Im clearly on Elbis side of the table on this. I take the point that board and rpg games are different, but I disagree it has any bearing on the basic need for being a good games player. We all know what a bad loser looks like. But there are bad winners too. Whether you are playing Mom or CoC rpg, and whether you are Keeper or Investigator, the need is there. It just needs adapting. In MoM there is a need to mix competitive gameboarding with something more artful (this requires you to pitch differently to different experience levels of player). This is not easy to balance. This is what makes a good Keeper in my view.

MoM is a vs. board game. Dont misunderstand my comprehension of that fact. I get it. But its a board game with powerful thematic elements that deserve their place in a Keepers arsenal - things which need careful handling to build up, not a bull in a china store. Threat is psychological. It sits there bursting with dark potential. Spending threat at the optimum time is not about spamming as early as possible with the baddest thing in the box or hand. Its about hanging that **** over their heads at the right times so that they question every action.

 



#15 Elbi

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Posted 13 March 2011 - 11:01 AM

Sooo, I played Story #1 (1C, 2B, 3A). 3 investigators (Joe, Harvey and Pete) against me.

Result: "All players lose." and a LOT of fun.


Warning, potential spoilers for Story #1! While I don't tell a lot, some events and locations are named.
Also: Wall of text. Scroll to the last paragraph if you're only interested in the "Is the Keeper just a player or is s/he more than that?" discussion.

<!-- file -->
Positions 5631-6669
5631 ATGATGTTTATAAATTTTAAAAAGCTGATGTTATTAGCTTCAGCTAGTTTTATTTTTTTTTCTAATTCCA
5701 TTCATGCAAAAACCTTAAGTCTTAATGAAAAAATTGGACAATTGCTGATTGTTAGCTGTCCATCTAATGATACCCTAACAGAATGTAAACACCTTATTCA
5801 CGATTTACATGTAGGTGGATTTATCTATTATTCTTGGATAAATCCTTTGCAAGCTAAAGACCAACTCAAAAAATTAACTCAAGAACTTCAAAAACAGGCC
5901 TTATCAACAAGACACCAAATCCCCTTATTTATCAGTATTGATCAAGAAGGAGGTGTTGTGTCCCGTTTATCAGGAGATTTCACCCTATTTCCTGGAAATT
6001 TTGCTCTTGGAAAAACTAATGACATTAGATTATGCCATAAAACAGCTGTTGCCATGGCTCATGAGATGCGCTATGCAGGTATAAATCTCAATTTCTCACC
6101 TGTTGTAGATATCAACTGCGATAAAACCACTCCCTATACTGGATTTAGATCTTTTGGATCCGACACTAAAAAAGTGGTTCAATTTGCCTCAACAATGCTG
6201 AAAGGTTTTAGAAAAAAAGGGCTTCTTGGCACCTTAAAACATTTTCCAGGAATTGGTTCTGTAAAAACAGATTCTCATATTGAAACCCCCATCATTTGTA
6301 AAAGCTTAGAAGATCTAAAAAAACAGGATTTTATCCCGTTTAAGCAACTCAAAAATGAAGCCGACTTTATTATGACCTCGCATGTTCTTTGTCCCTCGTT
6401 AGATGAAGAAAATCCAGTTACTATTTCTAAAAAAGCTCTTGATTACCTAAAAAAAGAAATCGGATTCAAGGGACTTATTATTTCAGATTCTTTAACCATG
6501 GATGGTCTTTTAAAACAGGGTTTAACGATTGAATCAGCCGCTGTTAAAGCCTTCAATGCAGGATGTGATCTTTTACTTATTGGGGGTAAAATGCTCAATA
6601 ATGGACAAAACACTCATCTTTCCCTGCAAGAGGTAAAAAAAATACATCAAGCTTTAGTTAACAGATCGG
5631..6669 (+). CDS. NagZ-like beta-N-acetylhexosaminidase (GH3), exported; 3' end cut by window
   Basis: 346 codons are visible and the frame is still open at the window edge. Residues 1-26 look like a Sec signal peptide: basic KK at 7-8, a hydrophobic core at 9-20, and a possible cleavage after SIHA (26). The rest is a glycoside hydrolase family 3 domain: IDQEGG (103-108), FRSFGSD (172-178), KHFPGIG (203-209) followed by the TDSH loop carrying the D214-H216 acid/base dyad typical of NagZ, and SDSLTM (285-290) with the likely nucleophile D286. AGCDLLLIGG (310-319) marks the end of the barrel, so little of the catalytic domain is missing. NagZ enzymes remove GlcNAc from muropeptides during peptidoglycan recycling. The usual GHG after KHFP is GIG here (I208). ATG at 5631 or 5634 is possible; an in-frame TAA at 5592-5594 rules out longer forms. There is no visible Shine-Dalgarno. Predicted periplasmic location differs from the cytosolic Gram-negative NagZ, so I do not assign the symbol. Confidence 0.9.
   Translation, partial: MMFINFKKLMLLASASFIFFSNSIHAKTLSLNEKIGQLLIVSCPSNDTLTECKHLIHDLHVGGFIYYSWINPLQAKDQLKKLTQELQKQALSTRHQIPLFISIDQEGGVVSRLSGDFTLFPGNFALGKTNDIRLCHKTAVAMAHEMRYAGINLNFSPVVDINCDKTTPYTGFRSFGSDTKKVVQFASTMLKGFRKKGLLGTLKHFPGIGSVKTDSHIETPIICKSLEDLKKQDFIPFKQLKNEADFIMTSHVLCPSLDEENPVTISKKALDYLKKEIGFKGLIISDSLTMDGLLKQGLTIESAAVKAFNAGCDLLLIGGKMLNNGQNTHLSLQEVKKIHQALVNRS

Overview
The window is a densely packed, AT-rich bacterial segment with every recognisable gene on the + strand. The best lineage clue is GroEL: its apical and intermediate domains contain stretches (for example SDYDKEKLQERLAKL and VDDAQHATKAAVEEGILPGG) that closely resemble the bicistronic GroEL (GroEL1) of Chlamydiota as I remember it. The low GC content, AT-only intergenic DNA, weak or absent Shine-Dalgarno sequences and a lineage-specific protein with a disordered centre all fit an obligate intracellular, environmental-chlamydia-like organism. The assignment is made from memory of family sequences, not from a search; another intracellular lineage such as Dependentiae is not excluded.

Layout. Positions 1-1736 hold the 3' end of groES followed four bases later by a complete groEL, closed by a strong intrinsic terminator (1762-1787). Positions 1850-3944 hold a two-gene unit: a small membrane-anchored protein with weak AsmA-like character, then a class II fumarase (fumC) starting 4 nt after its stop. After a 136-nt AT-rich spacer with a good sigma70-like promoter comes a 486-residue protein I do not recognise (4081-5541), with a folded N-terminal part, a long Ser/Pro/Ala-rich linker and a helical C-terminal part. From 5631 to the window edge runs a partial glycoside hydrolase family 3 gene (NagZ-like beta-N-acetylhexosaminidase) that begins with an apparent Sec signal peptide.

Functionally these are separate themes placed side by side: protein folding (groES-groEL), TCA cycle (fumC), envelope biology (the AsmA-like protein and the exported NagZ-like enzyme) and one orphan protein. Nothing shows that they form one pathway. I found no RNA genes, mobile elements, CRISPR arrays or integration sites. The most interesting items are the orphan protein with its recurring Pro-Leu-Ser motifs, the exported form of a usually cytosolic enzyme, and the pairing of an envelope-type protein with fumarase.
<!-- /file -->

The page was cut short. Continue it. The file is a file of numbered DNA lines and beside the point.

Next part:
Spoiler starts here


What happened?
I explained the game to them, they know board games and at least 2 of them played Arkham with me more than once. I explained my possible actions in this story to them, elaborating on the fact that I gain 3 thread per round and have to spend X to do Y. So they all know what I can and can't do.

Turn 1, they run off to the Kitchen, spreading across 3 different spaces. I collect some cards (Evil Presence), use a joke someone just made to play a minor "you want to eat some nasty stuff" Mythos (because he WAS being greedy!), both to show them the possible effects, skill checks in general and what I usually do when there are no monsters around.
Next turn: They spread even more. Joe runs back to the Foyer, Harvey stays in the Kitchen, Pete checks out the Storage. Aaaand the Maniac comes out, onto Pete in the Storage (because that's their rear end). They quickly learn that spreading out means damage and/or death -> lesson learned, they stayed MUCH closer for the rest of the game.
The burning zombie approaches them, again using a joke to "urge" Joe one step closer so the zombie can attack. (you don't scream CHAAARGE! to a player who can move your units! ;) ) It dies in the Foyer, setting fire there.
Later on they get stuck next to the Lab, fighting a Maniac and a zombie in the dark, when Harvey decides to try and enter the garden. By that time their Main Objective was already clear (Escape!), as well as mine (Kill 2 investigators). ALL of them were down to 2-3 Hitpoints, so everyone was a potential victim of a single attack phase.
Harvey manages to get to the Garden, finding clue #3, triggering some zombies which, since they should've been running instead of fighting anyway, attack the investigators during my following turn. So, those 2 guys with 2 HP fight against a Maniac and 4 Zombies... when suddenly my whole army of minions decides to beat thin air. Without being able to improve their stats and even fighting in the dark in Joe's case, the investigators manage to dodge all my attacks or have the one zombie, which gives you a free movement if you dodge it's special attack, attack first. They pass the dodge roll, move away, one or two other zombies just stand there, groaning.

Well, anyway, the last two turns I didn't manage to land a single blow, had Pete panic and running to the front door (into the burning Foyer), forcing him to get out of there by running, which, since he had a broken leg, caused him to down to ONE hitpoint... and he made it. Well, no, he didn't, since at the end of the turn the whole house was dragged down into some other dimension, but still, I didn't manage to kill him.